Is that true? It’s a fascinating point. Is this whole question really built around the way we look at men and women? I can’t help but think back to Dave Barry’s hilarious bit about this talented woman player on his softball team. “She’s been on the team for three seasons now, but the males still don’t trust her,” he wrote. “They know that if she had to choose between catching a fly ball and saving an infant’s life, she would probably elect to save the infant’s life, without even considering whether there were men on base.”
Would I feel the ball was dropped on purpose if this was a movie about two brothers instead of sisters?
I’m pretty sure I would. But I don’t know for certain.
“There’s a question I think about a lot,” I wrote to Jennifer. “Did the pitcher groove a pitch to an aging Cal Ripken in the All-Star Game so he could have a final grand moment on the stage? I think yes, and I think it was great because it was bigger than the game.”
“That pitch was definitely grooved,” she wrote back, “but also … it was the All-Star Game and not Game 7 of the World Series.”
“True,” I said, “but the pitcher was also not Ripken’s older brother with so many deep and swirling connections.”
And then she wrote the clincher.
“That makes it even MORE likely that the pitch was grooved,” she said. “If, especially as adults, I ever let my little sister win at something that important, she would despise me for it and rightly so.”
And that’s when I had to concede the obvious point. We’re looking at it in different ways.
“I think we’re now getting at it,” I said. “You’re viewing it as the big sister. And I’m viewing it as the sappy Dad who would always hope that my oldest daughter would, in the end, take care of my youngest. So you’re probably right.”
* * *
Answer: It depends on how you define “more.”
There’s a telling line in the movie, one that happens when Dottie and Kit meet after the collision.
Kit: “Dottie, look, I’m sorry I knocked you over.”
Dottie: “No you’re not.”
Kit: “You blocked the entire plate! How do you expect …”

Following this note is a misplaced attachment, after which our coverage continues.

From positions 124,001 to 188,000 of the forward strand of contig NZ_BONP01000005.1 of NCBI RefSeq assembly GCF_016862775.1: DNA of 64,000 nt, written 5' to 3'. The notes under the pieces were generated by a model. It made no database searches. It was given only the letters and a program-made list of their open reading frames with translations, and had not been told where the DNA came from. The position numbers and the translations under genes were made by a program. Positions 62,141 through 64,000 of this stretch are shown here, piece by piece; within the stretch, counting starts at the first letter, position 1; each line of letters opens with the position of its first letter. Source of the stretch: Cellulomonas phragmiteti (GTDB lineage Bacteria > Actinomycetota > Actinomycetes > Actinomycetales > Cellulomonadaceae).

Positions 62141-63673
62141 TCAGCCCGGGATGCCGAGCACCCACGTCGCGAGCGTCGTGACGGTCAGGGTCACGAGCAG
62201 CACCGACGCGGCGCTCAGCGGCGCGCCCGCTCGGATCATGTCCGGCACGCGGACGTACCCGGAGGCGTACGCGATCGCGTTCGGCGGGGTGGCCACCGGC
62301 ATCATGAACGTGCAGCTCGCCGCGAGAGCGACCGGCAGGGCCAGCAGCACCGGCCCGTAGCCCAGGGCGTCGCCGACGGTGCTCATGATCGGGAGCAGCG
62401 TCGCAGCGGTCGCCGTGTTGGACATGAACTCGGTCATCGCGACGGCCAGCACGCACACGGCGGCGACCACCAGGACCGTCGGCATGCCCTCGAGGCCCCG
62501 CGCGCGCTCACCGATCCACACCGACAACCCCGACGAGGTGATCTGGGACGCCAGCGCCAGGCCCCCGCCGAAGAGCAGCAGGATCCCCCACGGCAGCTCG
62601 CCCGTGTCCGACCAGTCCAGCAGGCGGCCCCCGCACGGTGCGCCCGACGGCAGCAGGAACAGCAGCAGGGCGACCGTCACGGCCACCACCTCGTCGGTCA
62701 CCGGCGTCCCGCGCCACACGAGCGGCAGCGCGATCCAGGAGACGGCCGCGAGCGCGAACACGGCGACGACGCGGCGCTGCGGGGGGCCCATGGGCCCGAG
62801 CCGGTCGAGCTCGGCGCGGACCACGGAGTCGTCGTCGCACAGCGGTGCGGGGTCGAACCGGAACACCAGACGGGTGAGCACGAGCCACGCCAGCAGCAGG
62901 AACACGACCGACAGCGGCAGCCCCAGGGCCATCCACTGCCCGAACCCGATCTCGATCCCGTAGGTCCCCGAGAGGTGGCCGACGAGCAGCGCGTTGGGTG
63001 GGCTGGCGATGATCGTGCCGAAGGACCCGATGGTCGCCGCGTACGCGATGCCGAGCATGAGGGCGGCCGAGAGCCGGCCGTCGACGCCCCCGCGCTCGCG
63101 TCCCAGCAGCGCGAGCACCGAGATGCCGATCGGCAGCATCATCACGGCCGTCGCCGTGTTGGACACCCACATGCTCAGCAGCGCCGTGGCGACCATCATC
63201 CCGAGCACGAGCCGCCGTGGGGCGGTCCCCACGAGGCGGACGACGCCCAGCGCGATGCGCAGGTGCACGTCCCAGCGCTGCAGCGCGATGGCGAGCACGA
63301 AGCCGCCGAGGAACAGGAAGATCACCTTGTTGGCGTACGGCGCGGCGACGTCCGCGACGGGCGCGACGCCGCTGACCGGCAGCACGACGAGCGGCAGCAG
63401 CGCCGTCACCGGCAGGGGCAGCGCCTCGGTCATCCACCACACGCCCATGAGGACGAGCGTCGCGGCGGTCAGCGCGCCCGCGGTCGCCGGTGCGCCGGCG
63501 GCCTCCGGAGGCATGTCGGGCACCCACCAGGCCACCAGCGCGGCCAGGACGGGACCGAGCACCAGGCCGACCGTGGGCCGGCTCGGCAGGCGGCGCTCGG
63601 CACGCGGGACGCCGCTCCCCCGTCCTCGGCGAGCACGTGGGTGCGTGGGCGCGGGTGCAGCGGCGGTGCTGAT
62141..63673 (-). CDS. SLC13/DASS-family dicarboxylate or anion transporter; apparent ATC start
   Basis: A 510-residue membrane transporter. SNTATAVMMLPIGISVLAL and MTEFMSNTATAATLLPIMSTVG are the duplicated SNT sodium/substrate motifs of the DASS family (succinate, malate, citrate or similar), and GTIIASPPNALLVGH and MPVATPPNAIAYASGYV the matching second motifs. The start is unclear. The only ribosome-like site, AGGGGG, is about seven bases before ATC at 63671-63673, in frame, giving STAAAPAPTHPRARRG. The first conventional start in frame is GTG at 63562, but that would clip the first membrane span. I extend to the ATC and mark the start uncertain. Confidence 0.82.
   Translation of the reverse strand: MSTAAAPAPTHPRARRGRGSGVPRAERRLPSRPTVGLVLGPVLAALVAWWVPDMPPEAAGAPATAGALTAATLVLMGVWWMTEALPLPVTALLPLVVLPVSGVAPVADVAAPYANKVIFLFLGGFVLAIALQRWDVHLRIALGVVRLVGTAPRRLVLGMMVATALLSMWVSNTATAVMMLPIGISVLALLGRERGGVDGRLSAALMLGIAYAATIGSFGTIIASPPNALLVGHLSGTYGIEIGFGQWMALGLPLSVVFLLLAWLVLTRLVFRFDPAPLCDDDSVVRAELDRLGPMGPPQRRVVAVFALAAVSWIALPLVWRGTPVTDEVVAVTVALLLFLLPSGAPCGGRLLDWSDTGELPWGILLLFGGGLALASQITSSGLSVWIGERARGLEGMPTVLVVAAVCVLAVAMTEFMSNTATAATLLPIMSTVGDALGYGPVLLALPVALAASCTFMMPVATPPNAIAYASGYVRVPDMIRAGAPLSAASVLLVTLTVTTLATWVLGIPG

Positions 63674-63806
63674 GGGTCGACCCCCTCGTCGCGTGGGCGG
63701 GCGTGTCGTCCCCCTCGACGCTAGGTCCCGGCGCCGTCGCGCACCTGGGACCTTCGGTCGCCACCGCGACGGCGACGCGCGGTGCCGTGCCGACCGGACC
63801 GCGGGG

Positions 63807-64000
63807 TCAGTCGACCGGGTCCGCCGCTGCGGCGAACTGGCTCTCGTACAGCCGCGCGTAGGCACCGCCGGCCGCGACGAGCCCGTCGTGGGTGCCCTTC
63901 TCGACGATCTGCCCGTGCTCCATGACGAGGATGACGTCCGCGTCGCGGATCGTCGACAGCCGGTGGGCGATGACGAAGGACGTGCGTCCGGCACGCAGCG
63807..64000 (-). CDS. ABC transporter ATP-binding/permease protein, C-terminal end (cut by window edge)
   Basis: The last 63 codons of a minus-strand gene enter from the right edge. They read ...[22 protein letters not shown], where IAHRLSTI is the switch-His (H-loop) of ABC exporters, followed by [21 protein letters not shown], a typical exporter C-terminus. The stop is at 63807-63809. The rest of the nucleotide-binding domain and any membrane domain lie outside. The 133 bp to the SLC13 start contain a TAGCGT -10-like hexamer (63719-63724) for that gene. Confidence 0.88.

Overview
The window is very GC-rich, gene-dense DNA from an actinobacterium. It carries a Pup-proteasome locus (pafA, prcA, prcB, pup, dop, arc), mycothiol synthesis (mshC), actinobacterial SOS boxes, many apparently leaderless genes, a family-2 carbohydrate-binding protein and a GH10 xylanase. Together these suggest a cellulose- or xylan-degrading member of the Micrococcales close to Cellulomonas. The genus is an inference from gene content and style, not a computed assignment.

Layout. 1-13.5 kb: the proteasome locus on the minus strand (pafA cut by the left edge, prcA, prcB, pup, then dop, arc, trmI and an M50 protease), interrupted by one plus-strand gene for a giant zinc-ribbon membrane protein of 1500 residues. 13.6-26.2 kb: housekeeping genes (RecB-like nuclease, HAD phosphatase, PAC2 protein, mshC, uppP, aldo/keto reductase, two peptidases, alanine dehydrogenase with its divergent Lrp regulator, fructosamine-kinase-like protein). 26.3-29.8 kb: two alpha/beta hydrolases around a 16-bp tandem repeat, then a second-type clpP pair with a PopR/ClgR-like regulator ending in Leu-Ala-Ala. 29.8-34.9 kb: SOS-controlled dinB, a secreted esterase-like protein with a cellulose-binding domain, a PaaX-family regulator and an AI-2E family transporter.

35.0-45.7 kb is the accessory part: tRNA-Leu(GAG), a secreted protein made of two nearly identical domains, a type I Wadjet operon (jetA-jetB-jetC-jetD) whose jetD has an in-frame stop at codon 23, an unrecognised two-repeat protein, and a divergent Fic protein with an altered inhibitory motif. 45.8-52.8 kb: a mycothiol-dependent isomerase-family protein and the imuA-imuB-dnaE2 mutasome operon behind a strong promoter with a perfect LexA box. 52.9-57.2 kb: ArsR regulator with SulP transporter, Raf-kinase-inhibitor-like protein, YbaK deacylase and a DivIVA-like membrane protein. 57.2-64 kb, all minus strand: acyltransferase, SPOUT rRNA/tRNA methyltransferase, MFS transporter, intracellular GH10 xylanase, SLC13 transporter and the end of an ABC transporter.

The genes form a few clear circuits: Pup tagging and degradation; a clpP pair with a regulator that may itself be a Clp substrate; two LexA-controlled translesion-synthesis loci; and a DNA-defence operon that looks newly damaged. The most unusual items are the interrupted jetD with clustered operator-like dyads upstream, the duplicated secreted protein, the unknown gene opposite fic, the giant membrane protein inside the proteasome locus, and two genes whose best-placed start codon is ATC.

Dottie: “You did what you had to do. You just beat me. You wanted it more than me.”
What did Dottie mean by that? You wanted it more? Did she mean that figuratively, in the clichéd, broadcastery, sportswritery, “Notre Dame just wanted it more,” sort of way? Or did she mean it LITERALLY, as in, “Yes, in the end, you were willing to smash full blast into your older sister without any consideration for your or my well-being, and I simply wasn’t willing to send my younger sister into a lifelong haze of regret and pain? YOU wanted it more.”
As far as I know, Penny Marshall, the film’s director, has never said what she meant. As far as I know, the writers, Lowell Ganz and Babaloo Mandel, have never said what she meant.
The wonderful part of fiction is that, well, it’s fiction. There’s no truth here. Even if Geena Davis ever DID tell us what happened (and here’s hoping she never does), that wouldn’t make it so. Geena Davis is not Dottie Hinson, and Dottie Hinson is not Geena Davis, and the movie I see is a little bit different from the movie you see is a little bit different from the movie Marshall directed is a little bit different from the movie Ganz and Mandel wrote.
You can see Dottie Hinson as the ultimate competitor who would NEVER drop the ball, not under any circumstances. There’s evidence of that in the movie. Remember, she wouldn’t even let her sister beat her in a simple walk home. Remember, she had just told her pitcher to throw the ball high because Kit couldn’t lay off the high ones.
You can also see Dottie Hinson as someone who thinks other things are more important than baseball. Remember, she had just quit, despite Tom Hanks’ “Hard is what makes it great” speech. She left the team for six games; it was surprising that she even came back. Also she asked to be traded because of her sister, and for the rest of her life she kept telling everyone close to her that it all “wasn’t that important to me.”
We don’t know.
We’ll never know.
And we’ll keep arguing about it anyway, because it’s fun to argue about and because we just know that it’s better this way.